By Y. Ted Wu, Ph.D. Able Software Corp.
Copyright (C) 1999, All rights reserved.
A basic task in 3-D image processing is the segmentation of an image which classifies voxels/pixels into objects or groups. 3-D image segmentation makes it possible to create 3-D rendering for multiple objects and perform quantitative analysis for the size, density and other parameters of detected objects.
A raw 3-D image, whether it is CT, MRI or microscopy image, comes as a 3D array of voxels or pixels. Each voxel has a greyscale range from 0 to 65535 in the 16-bit pixel case or 0 to 255 in the 8-bit pixel case. Most medical imaging systems generates images using 16-bit greyscale range. A 3D image typically has a large number of pixels and is very compute intensive for processing such as segmentation and pattern recognition. A segmented image on the other hand provides a much simpler description of objects that allows the creation of 3D surface models or display of volume data.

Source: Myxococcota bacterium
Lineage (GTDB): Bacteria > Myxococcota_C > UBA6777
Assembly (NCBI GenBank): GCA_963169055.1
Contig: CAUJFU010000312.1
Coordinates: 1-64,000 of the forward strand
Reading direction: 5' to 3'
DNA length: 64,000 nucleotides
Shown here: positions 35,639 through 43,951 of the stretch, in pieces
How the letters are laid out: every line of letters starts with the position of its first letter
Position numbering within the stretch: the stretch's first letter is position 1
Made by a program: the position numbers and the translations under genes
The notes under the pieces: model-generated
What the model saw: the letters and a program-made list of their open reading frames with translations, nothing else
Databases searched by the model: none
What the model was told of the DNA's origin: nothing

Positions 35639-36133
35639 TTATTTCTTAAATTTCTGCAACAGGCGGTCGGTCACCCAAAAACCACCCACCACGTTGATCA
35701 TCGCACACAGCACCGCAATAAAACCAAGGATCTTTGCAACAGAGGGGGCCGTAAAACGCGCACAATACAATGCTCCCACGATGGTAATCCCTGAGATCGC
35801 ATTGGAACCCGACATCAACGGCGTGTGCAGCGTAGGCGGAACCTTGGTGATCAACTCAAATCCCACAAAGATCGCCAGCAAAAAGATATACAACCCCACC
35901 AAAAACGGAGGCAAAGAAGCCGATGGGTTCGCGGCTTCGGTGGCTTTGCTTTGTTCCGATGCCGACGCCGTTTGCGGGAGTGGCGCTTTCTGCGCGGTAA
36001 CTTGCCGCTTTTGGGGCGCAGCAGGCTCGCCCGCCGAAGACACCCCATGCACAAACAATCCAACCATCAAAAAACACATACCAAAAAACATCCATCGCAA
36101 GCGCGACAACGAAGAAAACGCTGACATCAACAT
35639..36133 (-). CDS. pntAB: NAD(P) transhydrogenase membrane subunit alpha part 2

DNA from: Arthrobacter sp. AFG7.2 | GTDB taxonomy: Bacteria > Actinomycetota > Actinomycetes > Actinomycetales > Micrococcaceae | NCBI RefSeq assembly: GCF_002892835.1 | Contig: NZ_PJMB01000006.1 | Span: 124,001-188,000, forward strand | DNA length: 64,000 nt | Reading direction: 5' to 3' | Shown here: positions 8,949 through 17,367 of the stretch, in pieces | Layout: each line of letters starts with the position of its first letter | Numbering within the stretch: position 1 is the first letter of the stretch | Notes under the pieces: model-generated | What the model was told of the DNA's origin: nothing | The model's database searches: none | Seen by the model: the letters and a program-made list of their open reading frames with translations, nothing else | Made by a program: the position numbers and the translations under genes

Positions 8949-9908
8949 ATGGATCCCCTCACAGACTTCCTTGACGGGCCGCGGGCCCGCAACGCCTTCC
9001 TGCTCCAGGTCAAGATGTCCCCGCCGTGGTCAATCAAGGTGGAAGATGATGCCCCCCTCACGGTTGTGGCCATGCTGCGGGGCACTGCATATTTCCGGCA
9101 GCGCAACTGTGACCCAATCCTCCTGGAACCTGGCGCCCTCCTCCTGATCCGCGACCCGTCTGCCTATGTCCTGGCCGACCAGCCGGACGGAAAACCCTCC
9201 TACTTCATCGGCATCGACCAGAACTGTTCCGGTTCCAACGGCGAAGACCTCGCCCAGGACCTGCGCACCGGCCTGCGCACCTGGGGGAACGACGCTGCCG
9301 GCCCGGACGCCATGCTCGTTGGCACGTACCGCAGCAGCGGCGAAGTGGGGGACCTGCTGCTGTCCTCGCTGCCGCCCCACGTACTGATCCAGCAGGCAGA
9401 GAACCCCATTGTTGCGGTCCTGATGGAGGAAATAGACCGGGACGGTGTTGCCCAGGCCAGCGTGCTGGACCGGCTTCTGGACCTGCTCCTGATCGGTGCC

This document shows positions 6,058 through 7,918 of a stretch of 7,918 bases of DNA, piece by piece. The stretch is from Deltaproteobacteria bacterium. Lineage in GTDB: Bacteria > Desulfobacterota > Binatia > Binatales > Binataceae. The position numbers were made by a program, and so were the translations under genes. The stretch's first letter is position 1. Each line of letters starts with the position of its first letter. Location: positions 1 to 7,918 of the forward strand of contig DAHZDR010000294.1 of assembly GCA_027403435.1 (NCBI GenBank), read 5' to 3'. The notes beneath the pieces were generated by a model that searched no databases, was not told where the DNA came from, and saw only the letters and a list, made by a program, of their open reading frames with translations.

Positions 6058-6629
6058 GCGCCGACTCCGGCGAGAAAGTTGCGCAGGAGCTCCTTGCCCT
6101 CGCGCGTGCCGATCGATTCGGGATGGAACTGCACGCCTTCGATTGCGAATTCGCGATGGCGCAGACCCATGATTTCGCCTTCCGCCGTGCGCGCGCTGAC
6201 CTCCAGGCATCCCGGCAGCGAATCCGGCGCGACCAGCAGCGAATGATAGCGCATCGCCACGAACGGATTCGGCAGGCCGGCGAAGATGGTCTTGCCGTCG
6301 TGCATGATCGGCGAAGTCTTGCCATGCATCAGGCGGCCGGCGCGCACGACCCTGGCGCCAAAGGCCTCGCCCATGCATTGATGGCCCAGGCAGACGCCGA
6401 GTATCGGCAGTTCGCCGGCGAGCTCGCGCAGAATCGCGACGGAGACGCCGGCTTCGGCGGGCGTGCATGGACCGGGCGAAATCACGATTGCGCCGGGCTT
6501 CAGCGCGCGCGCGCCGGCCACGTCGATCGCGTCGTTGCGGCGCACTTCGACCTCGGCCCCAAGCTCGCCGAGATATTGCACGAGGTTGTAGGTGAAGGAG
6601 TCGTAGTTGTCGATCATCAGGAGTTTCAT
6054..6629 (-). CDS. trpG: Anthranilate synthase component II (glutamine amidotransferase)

While the raw image can be readily displayed as 2-D slices, 3-D analysis and visualization requires explicitly defined object boundaries, especially when creating 3D surface models. For example, to create a 3-D rendering of a human brain from a MRI image, the brain needs to be identified first within the image and then its boundary marked and used for 3D rendering. The pixel detection process is called image segmentation, which identifies the attributes of pixels and defines the boundaries for pixels that belong to same group. Additionally, measurements and quantitative analysis for parameters such as area, perimeter, volume and length, can be obtained easily when object boundaries are defined.